In Dr Crippen’s Blog today, he reminded us of his account of Emma, which is not dissimilar to the experience of many Schizophrenics suffering under the current “Care” approach. He said then:
“The care of schizophrenics in the UK is a disgrace. It is a matter of national shame. The majority of psychiatrists take no interest and pretend that the GPs are looking after them. The majority of GPs take no interest and pretend the psychiatrists are looking after them. The few who do try to take an interest – and it is one of Dr Crippen’s areas of interest - get no support. Most of the work falls upon the community psychiatric nurses and there are not enough of them.”
From the Chapter called The Last Cook in The Cockroach Catcher:
“......We were at a loss as to what was going on. We had never seen father but we knew he had a diagnosis of Schizophrenia and was on Modecate injection. Mother had always insisted that he was so ‘out of it’ that there would not be any point in the unit involving him. We did have reports from his day-hospital social worker and we left it at that.
‘But I cannot leave him. I have nowhere to go and I shall not get enough benefit money if I am divorced from him. He now goes to the day hospital. Fridays he gets drunk and beats me up. It is like a routine. I try not to get hurt and hide it from the girls. If I walk out, he will find me even if I have somewhere to go. I shall still get beaten up. Now at least I know when it will happen and I can live with that.’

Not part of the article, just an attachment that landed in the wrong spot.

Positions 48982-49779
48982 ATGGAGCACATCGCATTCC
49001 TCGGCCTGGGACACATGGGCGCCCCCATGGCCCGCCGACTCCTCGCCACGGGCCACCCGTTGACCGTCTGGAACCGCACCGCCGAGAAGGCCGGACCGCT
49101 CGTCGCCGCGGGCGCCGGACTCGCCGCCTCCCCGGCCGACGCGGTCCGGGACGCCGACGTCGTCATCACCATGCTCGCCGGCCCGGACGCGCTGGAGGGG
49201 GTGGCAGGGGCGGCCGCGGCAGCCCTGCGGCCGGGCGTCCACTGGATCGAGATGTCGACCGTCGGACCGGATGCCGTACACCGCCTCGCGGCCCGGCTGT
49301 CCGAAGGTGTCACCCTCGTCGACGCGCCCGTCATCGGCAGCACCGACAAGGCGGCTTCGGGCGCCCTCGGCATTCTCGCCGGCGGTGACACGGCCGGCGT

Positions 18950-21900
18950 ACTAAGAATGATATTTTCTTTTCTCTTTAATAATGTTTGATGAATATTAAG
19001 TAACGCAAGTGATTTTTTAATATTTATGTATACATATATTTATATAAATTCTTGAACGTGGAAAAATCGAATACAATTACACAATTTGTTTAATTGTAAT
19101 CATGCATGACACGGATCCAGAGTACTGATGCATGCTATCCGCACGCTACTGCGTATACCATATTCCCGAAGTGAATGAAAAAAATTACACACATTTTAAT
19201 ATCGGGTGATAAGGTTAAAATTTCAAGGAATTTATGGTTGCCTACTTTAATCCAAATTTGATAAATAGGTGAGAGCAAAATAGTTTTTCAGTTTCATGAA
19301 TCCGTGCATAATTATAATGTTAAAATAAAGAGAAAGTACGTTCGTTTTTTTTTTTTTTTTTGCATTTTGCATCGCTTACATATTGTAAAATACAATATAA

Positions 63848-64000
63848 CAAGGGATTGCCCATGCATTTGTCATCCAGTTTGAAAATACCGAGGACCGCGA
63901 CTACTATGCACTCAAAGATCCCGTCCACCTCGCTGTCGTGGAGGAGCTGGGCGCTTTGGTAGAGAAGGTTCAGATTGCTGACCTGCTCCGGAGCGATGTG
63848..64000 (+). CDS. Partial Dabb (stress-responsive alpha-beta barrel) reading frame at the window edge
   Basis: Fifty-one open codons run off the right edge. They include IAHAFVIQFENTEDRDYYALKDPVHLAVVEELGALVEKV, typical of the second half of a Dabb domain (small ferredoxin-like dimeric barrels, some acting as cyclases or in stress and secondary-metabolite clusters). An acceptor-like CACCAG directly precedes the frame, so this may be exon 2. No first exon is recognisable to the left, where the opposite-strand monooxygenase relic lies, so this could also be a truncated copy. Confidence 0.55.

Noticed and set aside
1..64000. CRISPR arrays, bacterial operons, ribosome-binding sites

I suggested that I should speak to him but she looked terrified.
She felt he might even kill her if I did and last time he threw a chair at a male nurse who tried to say something.
She was probably right. We often had no idea what people and particularly women put up with. It would be too easy for us to bulldoze in. We had to think twice before intervening unless we had something better to offer. His Schizophrenia diagnosis allowed for a higher level of benefit she would not otherwise get. Who would she meet up with next? Another violent man most likely.
Was it such a cop-out on my part?
Maybe it was, but in a strange way the girls stopped soiling after that one meeting I had with mum. The case left me with some unease - unease not just about what I did or did not do but about keeping patients in the community. Three other lives were affected here and who knows, one day he might go too far......”
Across the Channel, France has possibly the highest number of Psychiatrists per capita anywhere in the world and its Health Care system has been consistently nominated as one of the world’s best. France still keep most of their Mental Hospitals complete with Medical Superintendents, none of this business of having CEO from the non health related industry. A recent report in ABC News hailed: “French Health Care: C'est Magnifique!”
We need to bring the heart back to medicine and psychiatry in particular.
In an article in European Archives of Psychiatry and Clinical Neuroscience in March 2007:
“Hospital-based care has still an overwhelming importance, and is associated with a marked under-development of community services and lack of sheltered housing for the most disabled patients.”
Please learn from us. Do not underestimate the value of hospital-based care for those mental patients who need it. Unfortunately for us, it might be too late as the new generation of psychiatrists have no idea what mental hospitals are like or could be like and many will have no chance of seeing one. I once visited one such hospital in Paris and I must admit I could see great possibilities for better care for mental patients. Homelessness and random violence will remain the public's top concerns. Unfortunately it is also the public's perception of the outcome of Care in the Community.